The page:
o Cut card sets and put in zip baggies
o Copy 1 “Make Your Predictions” handout per student

Instructions:
Note: These are instruction for rotating boards rather than each group having their own set of three boards. Modify based on your needs.
1. Provide each group with a set of cards.
2. Have students begin by sorting their cards into 3 groups: picture cards, red title cards and green cause cards.
3. Provide each group with a board.
4. Begin by placing the correct red title card(s) on the board in the red dotted box by determining which patterns are fit with the cycle of time given on the board. For example, if your board is the “Daily Cycles” board, then you would place the card that said “Daily Tidal Patterns” and “Daily Shadow Patterns” in the red dotted boxes.
5. Next, sort and sequence the correct picture cards into the correct pattern on the board. Remind them to pay attention to the timeline given.
6. Lastly, place the correct green cause-cards on the board in the green dotted box. Some green boxes will have more than one card.
7. Before clearing the boards and rotating them, ask each group to carefully observe what causes the daily, weekly, or monthly patterns they observing on their board.
8. Clear boards.
9. Rotate boards and repeat until all groups have seen each of the boards.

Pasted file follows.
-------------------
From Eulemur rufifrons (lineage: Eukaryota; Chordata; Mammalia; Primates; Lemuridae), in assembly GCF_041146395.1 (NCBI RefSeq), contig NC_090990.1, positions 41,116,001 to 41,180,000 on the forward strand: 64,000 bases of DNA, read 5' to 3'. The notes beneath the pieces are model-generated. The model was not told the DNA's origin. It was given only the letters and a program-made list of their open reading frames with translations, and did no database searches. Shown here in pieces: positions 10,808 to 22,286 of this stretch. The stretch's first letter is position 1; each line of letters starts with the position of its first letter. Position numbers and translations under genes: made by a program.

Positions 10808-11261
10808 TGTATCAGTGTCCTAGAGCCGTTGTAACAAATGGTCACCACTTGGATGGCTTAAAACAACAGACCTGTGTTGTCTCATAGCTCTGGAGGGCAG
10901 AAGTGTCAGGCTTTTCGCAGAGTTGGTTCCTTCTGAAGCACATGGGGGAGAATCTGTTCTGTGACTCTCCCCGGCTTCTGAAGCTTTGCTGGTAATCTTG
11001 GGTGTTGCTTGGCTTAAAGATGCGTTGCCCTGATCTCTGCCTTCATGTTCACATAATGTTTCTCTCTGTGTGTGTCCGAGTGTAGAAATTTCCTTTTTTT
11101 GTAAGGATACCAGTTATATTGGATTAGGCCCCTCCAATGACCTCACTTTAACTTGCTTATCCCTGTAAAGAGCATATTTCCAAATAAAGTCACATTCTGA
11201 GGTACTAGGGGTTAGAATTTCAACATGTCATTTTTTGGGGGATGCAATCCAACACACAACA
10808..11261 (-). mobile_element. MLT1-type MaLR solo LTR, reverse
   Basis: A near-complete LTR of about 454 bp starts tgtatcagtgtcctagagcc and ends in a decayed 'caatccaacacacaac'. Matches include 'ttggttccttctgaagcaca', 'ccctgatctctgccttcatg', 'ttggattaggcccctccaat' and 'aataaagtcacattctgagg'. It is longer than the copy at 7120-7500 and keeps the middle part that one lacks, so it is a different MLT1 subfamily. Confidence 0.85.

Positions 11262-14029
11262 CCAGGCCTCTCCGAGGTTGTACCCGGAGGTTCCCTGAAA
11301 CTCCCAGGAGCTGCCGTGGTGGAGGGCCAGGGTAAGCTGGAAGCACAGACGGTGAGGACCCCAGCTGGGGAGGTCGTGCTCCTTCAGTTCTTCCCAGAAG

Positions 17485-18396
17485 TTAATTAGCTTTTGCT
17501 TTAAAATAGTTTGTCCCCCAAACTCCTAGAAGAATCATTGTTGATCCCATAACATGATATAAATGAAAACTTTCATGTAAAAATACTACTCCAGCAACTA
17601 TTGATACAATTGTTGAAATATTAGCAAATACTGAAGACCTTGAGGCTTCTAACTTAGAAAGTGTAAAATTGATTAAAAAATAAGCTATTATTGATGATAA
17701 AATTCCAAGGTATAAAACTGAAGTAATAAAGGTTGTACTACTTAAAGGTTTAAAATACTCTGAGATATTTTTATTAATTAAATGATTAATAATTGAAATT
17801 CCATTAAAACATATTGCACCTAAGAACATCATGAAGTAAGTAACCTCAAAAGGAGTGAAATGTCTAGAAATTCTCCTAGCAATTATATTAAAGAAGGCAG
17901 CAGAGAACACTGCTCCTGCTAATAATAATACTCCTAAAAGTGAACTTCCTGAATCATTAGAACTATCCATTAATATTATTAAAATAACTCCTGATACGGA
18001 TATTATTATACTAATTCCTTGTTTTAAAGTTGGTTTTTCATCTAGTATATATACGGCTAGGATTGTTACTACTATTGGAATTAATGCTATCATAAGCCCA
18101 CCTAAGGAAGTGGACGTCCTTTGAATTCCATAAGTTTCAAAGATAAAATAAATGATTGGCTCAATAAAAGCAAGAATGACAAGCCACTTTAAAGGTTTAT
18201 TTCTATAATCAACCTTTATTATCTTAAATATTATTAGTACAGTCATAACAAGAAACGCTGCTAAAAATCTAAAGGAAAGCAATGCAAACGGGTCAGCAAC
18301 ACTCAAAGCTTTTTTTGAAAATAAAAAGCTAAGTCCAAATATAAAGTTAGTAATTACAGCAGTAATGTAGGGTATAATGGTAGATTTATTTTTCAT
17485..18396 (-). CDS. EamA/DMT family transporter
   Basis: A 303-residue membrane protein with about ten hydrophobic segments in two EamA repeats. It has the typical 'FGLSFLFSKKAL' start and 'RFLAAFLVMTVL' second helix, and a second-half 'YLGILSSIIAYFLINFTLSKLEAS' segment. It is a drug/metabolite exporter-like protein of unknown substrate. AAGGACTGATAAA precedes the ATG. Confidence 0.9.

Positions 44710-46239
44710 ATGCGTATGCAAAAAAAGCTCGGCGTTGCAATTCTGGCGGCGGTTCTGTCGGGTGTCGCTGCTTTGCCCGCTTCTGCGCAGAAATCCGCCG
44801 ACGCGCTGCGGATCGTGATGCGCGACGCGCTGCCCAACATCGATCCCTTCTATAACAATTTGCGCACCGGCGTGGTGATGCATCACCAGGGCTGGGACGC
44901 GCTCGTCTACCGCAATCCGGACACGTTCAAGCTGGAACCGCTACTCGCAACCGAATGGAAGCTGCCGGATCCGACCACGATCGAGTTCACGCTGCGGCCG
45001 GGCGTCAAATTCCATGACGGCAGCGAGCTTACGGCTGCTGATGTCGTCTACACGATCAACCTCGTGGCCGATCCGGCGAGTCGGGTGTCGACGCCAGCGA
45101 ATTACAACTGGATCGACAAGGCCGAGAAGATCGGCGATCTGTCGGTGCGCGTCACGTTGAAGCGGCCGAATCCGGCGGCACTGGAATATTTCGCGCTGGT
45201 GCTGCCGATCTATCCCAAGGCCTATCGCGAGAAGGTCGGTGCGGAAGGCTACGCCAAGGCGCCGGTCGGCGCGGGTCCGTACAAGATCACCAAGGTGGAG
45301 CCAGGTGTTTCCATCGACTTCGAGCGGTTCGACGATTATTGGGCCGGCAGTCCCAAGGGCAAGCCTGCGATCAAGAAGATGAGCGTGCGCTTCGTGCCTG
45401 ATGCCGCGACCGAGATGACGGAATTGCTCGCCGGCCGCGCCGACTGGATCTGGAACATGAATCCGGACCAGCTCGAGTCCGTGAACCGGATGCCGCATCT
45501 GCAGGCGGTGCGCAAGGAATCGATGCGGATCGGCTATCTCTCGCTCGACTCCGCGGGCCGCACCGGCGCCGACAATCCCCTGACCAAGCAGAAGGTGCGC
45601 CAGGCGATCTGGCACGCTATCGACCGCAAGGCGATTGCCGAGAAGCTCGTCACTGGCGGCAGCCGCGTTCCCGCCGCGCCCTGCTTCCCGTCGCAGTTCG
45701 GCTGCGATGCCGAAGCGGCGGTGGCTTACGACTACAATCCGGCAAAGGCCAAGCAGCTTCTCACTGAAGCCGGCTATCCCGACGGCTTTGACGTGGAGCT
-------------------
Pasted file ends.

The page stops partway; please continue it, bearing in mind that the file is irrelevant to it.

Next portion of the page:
10. Have student complete the handout by drawing (or describing) what they predict would go in the box. Remind them to pay attention to the time. Note: I use this as an individual assessment after the activity. You may want them to complete the handout after they clear each board rather than waiting until the end.


Corresponding Standards:
Next Generation Science Standards
ESS1.B: Earth and the Solar System - The orbits of Earth around the sun and of the moon around Earth, together with the rotation of Earth about an axis between its North and South poles, cause observable patterns. These include day and night; daily changes in the length and direction of shadows; and different positions of the sun, moon, and stars at different times of the day, month, and year. (5-ESS1-2)

Texas:
4.8C -The student knows that there are recognizable patterns in the natural world and among the Sun, Earth, and Moon system. !e student is expected to collect and analyze data to identify sequences and predict patterns of change in shadows, tides, seasons, and the observable appearance of the Moon over time.
5.8C (C) demonstrate that Earth rotates on its axis once approximately every 24 hours causing the day/night cycle and the apparent movement of the Sun across the sky.

California:
Grade 3 Earth Science
4b. Students know the way in which the Moon’s appearance changes during the four-week lunar cycle.
4e. Students know the position of the Sun in the sky changes during the course of the day and from season to season.

New York:
Intermediate - 1.1e Most objects in the solar system have a regular and predictable motion. These motions explain such phenomena as a day, a year, phases of the Moon, eclipses, tides, meteor showers, and comets.
Earth Science - 1.1a Most objects in the solar system are in regular and predictable motion. These motions explain such phenomena as the day, the year, seasons, phases of the moon, eclipses, and tides.

© Marianne Dobrovolny - www.science-lessons.org


Earth & Space Patterns of Change Interactive Diagrams Activity by Marianne Dobrovolny is licensed under a Creative Commons Attribution-NonCommercial-NoDerivatives 4.0 International License.
Total Pages
19 pages
Answer Key
Included
Teaching Duration
45 minutes